Imagine The China Dollar Bond is like McDonald’s Szechuan Sauce
It is an irrational world we are living in which none more evident than the enthusiasm for the first Chinese USD benchmark bond since 2004 which is pretty much as farcical as McDonald’s Szechuan sauce stunt that ended in protests and US$ 280 dollar packets on eBay.
Just 2 billion dollars of Chinese government bonds in USD? That is smaller than even Ukraine’s US$ 3 billion issue last month.
What do you think? $280 for Szechuan sauce is expensive?
Wait till the China bond rallies through the roof on extraordinary demand (or lack of supply), making it cheap for the rest of the Chinese companies to tap the international bond market. Hypocrisy at work?
China domination is right on course in bond markets as the world will scramble for their stunningly tiny issue. Then again, there are always blue moons and a first for everything just as the strongest Atlantic storm since 1961 is set to hit Ireland on Monday.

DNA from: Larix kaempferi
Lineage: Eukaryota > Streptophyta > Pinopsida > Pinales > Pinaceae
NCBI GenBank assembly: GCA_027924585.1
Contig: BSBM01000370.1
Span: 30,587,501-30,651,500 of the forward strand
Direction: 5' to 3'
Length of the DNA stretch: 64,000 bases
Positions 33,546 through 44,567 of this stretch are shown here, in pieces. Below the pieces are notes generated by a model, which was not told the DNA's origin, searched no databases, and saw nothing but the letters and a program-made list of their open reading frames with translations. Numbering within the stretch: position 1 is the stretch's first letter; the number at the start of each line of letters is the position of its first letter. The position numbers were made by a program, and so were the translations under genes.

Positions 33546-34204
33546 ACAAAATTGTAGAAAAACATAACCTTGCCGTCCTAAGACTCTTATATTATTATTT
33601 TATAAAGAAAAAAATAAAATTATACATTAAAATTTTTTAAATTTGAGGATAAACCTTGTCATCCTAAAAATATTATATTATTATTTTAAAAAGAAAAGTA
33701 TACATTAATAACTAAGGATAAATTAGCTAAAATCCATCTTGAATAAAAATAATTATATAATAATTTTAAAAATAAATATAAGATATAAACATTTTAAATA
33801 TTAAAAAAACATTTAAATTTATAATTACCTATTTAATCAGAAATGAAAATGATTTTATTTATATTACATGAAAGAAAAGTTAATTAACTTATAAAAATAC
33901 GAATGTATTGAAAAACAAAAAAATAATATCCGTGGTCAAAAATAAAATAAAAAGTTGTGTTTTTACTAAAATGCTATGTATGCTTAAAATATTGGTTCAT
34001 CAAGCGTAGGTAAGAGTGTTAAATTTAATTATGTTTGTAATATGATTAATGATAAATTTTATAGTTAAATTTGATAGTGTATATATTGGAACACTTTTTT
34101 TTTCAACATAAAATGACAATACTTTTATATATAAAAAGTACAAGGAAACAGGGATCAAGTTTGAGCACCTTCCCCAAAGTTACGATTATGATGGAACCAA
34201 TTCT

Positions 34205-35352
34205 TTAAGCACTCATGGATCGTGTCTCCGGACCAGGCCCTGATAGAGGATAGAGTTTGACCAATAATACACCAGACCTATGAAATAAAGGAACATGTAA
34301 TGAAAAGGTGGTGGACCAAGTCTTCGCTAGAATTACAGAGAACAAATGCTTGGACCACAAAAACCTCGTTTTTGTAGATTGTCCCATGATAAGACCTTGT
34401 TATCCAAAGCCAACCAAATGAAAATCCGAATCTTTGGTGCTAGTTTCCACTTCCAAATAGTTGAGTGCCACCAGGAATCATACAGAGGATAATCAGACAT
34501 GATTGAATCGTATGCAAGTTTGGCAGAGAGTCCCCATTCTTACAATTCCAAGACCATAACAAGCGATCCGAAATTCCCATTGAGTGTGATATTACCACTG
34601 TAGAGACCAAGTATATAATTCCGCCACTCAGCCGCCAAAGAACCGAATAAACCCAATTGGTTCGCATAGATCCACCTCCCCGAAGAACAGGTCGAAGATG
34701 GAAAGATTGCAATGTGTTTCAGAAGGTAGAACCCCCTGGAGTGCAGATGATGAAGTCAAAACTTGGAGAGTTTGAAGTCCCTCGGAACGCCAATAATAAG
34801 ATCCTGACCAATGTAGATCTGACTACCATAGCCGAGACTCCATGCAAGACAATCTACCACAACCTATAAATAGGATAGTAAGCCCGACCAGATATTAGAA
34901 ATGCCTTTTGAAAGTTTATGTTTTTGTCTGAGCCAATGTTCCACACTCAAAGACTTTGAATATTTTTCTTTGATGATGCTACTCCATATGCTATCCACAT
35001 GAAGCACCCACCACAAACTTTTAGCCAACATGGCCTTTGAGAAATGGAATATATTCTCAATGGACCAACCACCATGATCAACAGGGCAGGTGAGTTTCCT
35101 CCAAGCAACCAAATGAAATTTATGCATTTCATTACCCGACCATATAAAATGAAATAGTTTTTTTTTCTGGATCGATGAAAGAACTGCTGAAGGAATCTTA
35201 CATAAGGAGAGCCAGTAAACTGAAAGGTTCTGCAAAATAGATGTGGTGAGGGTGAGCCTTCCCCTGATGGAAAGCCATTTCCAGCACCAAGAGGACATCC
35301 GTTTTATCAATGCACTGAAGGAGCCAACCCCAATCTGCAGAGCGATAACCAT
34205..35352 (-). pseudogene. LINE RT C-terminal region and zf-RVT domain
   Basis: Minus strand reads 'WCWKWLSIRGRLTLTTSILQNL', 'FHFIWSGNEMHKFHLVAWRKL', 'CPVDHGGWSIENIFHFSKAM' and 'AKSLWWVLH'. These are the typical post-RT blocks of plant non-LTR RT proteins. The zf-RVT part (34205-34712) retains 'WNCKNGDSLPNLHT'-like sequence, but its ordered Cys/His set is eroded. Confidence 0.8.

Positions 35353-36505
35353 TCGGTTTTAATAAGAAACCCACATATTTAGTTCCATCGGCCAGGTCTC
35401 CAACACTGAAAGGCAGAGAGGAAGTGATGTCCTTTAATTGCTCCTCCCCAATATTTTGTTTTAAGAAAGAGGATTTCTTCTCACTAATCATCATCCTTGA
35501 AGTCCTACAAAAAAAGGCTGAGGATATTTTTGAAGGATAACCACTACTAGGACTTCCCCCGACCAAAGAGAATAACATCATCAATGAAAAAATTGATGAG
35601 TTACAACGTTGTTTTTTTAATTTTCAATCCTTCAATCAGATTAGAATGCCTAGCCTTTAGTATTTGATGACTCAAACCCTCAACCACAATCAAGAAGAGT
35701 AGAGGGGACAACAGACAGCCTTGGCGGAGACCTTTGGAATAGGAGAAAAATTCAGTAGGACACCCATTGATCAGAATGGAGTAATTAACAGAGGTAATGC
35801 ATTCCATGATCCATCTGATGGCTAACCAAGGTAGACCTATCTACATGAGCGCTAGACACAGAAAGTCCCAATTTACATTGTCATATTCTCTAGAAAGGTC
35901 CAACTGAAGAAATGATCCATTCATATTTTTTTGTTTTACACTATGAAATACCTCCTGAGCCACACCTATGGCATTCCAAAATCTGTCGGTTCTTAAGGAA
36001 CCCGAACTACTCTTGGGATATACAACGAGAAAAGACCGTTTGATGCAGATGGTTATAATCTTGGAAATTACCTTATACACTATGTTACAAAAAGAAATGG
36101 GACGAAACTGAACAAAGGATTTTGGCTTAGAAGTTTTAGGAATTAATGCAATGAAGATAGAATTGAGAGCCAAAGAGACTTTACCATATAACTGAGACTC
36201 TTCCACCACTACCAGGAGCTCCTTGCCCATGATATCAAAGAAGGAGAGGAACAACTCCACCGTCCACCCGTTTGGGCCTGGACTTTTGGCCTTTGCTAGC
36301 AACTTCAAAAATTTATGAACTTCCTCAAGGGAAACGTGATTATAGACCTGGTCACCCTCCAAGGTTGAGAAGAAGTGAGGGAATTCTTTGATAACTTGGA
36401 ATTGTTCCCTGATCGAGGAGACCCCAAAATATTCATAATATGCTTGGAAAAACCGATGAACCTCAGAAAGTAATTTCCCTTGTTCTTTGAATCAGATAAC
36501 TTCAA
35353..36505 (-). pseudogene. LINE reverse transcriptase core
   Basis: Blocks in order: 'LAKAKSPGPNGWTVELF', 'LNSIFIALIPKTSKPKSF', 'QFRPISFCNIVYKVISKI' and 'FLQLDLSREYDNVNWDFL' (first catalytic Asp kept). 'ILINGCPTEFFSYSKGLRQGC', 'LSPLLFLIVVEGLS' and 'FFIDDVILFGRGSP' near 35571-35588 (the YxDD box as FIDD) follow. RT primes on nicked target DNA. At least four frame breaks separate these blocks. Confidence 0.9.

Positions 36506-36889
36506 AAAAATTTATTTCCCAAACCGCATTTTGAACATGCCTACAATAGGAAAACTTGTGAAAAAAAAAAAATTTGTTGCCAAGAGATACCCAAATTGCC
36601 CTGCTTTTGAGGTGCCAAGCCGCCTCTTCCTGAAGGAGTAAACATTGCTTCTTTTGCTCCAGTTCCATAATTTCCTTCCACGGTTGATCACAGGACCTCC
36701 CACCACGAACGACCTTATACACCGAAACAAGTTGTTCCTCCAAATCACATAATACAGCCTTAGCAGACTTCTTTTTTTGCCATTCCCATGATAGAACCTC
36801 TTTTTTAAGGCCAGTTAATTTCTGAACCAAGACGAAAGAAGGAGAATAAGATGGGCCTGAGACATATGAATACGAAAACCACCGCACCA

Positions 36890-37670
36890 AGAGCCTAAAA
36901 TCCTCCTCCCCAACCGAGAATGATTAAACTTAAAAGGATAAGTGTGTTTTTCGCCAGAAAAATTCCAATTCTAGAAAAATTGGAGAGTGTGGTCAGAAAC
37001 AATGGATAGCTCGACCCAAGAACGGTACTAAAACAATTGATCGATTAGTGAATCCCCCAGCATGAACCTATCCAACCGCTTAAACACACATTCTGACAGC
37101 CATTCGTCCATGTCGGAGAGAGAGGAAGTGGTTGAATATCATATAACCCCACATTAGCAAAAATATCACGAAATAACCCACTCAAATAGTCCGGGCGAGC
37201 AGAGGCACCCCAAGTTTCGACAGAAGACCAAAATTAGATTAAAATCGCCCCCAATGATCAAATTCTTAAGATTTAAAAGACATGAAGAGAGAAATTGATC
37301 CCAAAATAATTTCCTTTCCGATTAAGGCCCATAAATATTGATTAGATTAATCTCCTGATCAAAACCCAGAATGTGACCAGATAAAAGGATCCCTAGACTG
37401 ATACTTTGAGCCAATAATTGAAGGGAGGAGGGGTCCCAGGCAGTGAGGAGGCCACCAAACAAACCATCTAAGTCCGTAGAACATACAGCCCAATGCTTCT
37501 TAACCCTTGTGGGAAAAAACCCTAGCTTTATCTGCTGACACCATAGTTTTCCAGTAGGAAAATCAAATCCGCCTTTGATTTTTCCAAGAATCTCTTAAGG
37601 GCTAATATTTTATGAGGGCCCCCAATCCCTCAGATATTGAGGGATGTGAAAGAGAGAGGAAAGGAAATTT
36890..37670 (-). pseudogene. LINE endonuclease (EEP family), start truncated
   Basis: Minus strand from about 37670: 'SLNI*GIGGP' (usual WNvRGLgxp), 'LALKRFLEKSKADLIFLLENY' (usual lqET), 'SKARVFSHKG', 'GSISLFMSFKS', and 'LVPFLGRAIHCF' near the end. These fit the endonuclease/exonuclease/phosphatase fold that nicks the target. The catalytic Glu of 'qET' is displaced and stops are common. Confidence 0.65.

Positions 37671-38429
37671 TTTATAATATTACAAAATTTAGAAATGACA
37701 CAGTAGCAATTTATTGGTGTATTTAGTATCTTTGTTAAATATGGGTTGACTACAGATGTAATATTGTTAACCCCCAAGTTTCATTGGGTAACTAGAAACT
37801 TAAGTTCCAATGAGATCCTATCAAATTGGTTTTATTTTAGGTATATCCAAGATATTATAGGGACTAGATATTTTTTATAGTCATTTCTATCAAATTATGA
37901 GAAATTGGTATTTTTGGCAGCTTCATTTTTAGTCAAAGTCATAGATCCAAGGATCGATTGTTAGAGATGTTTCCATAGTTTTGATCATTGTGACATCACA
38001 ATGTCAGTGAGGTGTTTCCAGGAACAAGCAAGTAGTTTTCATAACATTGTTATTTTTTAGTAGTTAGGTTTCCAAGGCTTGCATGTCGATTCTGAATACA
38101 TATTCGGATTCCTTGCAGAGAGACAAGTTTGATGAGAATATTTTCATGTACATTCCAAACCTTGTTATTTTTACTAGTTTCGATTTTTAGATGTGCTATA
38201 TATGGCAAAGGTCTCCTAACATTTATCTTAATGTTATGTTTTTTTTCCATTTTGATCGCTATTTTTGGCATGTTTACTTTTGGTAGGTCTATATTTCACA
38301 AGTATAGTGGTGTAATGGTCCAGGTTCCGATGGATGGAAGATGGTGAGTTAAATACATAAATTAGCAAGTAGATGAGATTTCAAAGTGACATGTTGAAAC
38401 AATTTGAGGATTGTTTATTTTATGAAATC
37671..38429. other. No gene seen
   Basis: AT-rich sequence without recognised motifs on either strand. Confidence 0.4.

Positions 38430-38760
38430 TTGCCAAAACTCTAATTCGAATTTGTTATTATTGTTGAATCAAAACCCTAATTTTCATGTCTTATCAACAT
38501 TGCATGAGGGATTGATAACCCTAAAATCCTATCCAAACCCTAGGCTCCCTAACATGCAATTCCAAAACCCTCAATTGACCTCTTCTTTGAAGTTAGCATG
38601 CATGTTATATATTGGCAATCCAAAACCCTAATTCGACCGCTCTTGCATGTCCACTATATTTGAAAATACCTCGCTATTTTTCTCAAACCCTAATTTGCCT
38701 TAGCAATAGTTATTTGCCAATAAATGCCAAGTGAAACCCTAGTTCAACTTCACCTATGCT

What will it be? Rare hurricane, rare Szechuan sauce or rare China bonds? Least of all, for us to say goodbye to those rare California wines and vineyards destroyed this week.
Who is Afraid of Who Now?
If the Nobel laureate confesses that he does not understand what is going on, it speaks volume for the other experts we have running the global central banks who are now seen as “slaves to the stock market” and facing a crisis of confidence as markets ignore them in favour of politics these days.